Malcolm X: A Life of Reinvention
Who Should Read It:
Why Should We Read It:
Malcolm X is a pivotal figure in American History, but is grossly misunderstood in pop culture.
What Will We Learn:
Malcolm X did not advocate violence as the primary means to achieve black dignity. Instead, he was willing to use "any means necessary", including the vote, to achieve his goals.
"... dismissing him as a mere demagogue critically impairs our ability to understand who he was."
Malcolm X is an enigmatic figure. His violent rhetoric is often contrasted to Martin Luther King, Jr. (MLK)'s message of nonviolent protest for black civil rights. The legend of Malcolm's violence is further perpetuated by an iconic photograph of a black man peering out of a window with a rifle in his hand, usually emblazoned with words attributed to Malcolm X: "Liberate our minds…by any means necessary." While Malcolm X's incendiary political discourse did regularly leave open the possibility of violence, dismissing him as a mere demagogue critically impairs our ability to understand who he was. Professor Manning Marable's painstakingly researched biography, Malcom X: A Life of Reinvention, offers more nuance. Through this work, we can see that Malcolm X was a proud black man whose political evolution inspired black communities worldwide to reclaim their dignity and reimagine their destinies.
"...Malcolm's parents were black activists who moved where their organizational talents were needed."
Malcolm X's violent rhetoric has deep roots in the societal violence inflicted upon him in his childhood. He was born Malcolm Little in Omaha, Nebraska on May 19, 1925. Nebraska at this time was experiencing a robust revival of the Ku Klux Klan (KKK). This state alone probably totaled forty-five thousand KKK members in 1923. The KKK enjoyed such wide local and state legislative support that their parades and cross-burning events had little need to be conducted in secret. The Klan particularly focused on Malcolm's family because his parents were black activists who moved where their organizational talents were needed. By age 6, Malcolm's family lost a home due to restrictive racial covenants, lost another home to vigilante firebombing, and finally lost Malcolm's father to lynching. Malcolm's family subsequently descended into abject poverty, and Malcolm Little himself eventually found himself imprisoned for petty crime.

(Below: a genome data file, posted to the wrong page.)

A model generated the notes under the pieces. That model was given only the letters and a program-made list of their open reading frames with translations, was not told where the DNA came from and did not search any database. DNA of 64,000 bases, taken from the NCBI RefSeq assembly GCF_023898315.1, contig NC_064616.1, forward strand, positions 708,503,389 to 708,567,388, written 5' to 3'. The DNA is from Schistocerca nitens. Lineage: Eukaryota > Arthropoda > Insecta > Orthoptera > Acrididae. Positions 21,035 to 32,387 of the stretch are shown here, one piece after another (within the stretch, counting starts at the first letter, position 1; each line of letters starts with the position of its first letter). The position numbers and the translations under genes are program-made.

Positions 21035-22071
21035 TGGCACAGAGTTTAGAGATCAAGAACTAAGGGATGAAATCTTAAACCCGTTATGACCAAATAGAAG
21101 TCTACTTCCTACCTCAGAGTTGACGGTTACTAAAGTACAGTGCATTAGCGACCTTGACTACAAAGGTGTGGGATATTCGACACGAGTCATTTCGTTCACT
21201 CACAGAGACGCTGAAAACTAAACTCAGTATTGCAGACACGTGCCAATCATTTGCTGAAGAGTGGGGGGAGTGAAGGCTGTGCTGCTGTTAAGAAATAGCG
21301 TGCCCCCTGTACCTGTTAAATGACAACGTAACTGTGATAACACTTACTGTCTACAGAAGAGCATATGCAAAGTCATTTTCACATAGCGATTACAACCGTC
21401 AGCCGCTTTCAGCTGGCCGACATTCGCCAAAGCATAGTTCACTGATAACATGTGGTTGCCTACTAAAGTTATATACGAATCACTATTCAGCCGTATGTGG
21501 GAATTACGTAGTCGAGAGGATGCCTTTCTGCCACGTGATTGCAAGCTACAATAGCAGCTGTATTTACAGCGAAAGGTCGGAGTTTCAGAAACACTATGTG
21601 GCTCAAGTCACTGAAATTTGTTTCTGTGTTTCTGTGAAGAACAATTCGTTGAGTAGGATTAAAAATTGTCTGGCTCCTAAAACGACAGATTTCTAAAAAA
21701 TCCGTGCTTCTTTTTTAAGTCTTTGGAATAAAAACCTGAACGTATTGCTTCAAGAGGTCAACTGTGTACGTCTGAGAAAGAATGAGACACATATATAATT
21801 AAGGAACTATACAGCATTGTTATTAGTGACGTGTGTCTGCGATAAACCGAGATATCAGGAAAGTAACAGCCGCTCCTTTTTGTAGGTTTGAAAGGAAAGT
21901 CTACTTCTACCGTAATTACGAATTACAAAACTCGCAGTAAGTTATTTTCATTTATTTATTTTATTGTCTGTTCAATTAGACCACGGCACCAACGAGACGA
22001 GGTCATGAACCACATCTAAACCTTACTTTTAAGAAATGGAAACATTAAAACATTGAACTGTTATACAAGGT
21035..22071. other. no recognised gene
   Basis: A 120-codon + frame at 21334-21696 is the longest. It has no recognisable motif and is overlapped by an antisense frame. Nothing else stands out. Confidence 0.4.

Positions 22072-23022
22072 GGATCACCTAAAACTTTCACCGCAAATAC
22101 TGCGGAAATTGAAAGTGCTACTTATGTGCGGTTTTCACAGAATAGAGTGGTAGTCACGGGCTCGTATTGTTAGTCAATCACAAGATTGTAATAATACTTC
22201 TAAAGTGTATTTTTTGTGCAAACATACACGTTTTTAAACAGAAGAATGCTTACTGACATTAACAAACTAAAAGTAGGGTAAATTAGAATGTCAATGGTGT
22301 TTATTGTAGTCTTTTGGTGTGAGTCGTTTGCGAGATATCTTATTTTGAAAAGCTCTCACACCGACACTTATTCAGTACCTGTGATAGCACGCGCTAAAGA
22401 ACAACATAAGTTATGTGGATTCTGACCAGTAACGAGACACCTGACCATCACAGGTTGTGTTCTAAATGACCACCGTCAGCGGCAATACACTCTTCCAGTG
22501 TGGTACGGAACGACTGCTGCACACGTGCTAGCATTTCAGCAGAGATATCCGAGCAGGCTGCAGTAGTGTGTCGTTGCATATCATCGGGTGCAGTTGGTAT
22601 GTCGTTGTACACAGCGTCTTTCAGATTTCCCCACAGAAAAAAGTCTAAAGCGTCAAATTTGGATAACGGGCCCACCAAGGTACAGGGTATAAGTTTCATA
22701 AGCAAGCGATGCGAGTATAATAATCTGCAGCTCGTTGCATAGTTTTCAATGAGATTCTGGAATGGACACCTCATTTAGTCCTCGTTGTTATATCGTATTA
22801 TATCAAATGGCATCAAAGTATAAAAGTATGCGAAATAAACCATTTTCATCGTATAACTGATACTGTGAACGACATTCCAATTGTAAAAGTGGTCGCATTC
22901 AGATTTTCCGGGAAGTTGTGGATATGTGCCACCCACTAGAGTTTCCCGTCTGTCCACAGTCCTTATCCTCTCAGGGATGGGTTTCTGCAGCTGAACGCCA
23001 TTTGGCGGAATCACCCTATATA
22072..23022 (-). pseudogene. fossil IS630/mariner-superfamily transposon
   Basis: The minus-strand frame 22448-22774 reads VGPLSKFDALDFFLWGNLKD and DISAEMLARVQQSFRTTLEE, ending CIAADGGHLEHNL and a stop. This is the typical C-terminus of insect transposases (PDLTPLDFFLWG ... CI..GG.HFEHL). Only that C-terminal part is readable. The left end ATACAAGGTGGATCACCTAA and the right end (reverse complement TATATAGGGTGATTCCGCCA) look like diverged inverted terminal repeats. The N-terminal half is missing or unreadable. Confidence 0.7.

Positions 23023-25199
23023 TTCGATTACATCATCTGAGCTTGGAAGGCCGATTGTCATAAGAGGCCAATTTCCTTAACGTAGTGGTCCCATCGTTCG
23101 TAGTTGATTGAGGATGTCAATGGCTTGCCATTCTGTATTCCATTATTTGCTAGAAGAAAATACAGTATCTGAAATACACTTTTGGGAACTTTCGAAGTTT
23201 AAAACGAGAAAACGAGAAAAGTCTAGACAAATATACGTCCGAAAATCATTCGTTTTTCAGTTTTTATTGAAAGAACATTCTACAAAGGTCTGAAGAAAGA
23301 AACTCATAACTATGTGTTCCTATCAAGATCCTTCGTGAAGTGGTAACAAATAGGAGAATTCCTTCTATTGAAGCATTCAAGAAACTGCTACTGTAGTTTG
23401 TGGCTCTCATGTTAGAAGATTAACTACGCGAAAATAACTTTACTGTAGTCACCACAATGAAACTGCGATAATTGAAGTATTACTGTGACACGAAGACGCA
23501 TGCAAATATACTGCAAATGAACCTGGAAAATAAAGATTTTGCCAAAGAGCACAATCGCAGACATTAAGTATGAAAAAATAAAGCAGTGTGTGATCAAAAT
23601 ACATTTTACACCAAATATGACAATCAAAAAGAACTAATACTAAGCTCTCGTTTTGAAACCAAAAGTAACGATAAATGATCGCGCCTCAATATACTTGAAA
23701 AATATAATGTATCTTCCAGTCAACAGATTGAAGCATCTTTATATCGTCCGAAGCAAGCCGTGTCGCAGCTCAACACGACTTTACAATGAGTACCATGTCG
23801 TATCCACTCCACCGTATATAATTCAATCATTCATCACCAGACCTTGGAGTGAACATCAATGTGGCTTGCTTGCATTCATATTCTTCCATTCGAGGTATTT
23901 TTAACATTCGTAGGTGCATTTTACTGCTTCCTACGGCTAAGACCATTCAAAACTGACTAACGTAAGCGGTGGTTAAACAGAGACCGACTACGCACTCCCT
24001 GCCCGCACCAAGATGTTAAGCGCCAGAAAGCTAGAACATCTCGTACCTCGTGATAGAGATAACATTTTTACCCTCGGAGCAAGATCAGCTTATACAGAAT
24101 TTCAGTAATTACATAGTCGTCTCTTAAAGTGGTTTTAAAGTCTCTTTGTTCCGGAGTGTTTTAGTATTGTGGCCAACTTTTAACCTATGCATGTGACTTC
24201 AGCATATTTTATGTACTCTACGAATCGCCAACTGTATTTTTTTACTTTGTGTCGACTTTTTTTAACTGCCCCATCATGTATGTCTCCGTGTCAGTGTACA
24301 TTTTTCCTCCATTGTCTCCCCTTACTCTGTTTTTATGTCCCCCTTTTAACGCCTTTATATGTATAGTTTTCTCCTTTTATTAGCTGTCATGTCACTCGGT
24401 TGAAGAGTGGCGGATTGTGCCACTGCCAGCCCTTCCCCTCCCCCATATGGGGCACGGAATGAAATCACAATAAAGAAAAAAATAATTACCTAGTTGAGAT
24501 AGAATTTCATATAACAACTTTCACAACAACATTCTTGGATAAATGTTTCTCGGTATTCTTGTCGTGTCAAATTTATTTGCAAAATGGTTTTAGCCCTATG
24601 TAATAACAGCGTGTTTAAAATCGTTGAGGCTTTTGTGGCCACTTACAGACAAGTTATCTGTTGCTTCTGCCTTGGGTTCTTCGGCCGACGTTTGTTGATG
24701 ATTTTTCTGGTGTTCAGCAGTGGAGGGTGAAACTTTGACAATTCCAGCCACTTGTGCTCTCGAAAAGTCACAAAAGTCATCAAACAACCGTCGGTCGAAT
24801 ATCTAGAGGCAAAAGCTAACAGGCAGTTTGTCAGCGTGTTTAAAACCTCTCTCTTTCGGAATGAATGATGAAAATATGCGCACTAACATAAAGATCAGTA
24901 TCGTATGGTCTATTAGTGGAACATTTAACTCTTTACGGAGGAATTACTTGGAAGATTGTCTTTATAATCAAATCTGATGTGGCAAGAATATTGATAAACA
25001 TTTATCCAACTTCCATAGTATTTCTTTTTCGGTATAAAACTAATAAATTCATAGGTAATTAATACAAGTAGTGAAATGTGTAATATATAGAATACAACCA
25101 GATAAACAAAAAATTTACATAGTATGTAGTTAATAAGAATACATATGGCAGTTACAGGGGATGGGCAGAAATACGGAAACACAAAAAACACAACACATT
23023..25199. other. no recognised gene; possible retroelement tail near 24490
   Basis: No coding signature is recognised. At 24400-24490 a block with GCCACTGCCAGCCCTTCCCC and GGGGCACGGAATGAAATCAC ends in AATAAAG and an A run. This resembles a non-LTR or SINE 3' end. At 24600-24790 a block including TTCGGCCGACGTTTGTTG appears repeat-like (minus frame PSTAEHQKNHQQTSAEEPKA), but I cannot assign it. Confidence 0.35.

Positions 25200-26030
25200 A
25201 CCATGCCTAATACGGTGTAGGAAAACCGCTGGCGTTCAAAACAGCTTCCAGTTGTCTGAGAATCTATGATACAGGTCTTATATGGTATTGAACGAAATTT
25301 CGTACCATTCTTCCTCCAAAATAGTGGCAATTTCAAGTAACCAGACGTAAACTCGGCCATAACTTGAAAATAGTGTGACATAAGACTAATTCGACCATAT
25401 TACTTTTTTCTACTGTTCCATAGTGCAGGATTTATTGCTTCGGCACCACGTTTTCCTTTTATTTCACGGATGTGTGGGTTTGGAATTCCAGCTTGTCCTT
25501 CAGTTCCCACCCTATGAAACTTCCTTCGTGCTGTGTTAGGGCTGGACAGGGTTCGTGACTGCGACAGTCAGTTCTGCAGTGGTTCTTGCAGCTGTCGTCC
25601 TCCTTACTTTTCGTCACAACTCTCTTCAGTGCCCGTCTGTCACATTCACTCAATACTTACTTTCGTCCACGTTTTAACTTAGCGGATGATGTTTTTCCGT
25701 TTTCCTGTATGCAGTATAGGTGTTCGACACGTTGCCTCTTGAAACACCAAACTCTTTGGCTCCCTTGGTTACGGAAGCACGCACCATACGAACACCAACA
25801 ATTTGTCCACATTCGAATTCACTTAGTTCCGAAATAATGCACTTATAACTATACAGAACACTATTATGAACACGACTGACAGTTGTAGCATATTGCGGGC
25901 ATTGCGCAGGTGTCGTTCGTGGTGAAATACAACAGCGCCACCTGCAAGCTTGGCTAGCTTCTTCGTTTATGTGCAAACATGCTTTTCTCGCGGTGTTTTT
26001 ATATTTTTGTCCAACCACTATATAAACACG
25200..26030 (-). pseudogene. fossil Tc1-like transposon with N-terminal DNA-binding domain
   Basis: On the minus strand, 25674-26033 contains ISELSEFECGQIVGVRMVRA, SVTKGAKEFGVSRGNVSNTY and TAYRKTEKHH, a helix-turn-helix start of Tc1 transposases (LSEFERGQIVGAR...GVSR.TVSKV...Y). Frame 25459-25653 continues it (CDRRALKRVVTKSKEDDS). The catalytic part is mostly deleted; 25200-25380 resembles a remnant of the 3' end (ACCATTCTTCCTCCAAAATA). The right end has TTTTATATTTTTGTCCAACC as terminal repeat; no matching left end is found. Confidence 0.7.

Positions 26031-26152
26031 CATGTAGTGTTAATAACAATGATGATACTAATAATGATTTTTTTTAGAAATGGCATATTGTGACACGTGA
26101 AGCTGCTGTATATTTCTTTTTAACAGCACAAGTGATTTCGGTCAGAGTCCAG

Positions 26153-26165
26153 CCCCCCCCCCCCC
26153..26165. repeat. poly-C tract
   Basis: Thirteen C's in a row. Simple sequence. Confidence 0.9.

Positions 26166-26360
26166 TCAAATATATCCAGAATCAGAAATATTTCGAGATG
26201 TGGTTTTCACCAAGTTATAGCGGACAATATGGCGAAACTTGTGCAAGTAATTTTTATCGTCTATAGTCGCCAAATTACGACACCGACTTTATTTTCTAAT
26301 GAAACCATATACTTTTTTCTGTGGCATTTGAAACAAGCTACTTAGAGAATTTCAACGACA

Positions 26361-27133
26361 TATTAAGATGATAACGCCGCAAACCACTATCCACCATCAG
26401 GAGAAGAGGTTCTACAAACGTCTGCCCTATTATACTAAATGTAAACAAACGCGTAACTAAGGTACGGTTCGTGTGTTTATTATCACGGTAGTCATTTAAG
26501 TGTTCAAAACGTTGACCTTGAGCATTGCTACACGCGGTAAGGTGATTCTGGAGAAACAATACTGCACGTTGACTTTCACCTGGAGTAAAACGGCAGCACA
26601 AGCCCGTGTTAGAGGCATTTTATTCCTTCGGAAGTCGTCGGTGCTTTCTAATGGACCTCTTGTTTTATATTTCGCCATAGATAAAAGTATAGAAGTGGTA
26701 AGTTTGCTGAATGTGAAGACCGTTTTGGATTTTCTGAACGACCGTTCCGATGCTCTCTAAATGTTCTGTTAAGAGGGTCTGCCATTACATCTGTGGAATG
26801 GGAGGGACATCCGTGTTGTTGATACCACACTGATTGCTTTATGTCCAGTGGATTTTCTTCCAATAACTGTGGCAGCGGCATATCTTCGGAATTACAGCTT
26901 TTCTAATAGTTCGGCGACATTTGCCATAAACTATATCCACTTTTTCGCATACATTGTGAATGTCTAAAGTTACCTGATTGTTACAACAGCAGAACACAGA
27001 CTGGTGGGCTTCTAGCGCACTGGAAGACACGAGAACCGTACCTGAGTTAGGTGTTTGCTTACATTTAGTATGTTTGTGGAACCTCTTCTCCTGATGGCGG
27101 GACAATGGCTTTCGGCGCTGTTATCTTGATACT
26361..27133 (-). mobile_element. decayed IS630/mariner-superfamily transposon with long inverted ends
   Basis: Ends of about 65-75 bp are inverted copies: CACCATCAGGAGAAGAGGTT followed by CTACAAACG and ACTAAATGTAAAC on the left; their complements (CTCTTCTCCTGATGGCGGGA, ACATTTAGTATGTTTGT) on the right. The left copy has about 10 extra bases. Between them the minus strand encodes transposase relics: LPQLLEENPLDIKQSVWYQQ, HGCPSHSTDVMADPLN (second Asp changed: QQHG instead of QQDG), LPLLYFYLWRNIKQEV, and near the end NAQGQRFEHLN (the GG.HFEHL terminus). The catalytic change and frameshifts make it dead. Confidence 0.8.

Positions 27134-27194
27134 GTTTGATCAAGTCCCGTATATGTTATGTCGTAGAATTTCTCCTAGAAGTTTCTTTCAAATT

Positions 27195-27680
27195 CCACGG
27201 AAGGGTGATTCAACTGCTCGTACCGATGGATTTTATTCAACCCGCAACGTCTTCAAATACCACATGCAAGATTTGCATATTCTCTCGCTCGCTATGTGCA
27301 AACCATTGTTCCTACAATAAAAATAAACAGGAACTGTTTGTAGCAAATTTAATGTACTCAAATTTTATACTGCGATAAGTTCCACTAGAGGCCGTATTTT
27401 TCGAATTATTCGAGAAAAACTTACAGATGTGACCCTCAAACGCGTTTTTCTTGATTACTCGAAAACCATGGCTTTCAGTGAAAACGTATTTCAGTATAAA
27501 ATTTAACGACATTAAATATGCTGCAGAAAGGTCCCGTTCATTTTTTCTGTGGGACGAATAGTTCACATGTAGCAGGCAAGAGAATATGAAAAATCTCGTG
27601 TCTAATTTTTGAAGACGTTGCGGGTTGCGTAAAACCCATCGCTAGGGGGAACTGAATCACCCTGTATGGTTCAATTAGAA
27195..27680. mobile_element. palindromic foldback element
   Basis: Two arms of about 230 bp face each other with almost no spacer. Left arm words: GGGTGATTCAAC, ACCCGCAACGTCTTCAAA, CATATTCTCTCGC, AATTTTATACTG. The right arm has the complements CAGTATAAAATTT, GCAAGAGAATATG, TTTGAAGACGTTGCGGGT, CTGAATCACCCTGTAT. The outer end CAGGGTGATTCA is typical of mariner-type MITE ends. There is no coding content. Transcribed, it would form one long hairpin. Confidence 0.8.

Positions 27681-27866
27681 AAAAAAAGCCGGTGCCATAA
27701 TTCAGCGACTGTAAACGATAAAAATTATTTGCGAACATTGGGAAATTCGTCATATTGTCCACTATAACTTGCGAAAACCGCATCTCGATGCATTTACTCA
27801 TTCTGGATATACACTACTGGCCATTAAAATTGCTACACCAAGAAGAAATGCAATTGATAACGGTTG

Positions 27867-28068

"Malcolm X, a gifted orator"
In prison, Malcolm fell sway to the Nation of Islam (NOI), a heretical sect of Islam rejected by most orthodox Muslims. In the NOI theology, an evil black scientist named Yacub genetically engineered the entire white race that eventually went on to rule the world. Salvation required converts to replace their slave surnames with the letter X, which represented the unknown. The Christian religion of white society was also to be categorically rejected because Islam (via NOI theology) was the only true 'black religion'. Malcolm X, a gifted orator, used this platform to advocate a riveting vision for the systemically oppressed Black American: that we are the proud heirs of a venerable religious tradition from an African homeland rich in culture and history. Why are we suffering under the violence of Jim Crow segregation? Why should we protest nonviolently when we have the natural right to defend ourselves and create our own nation?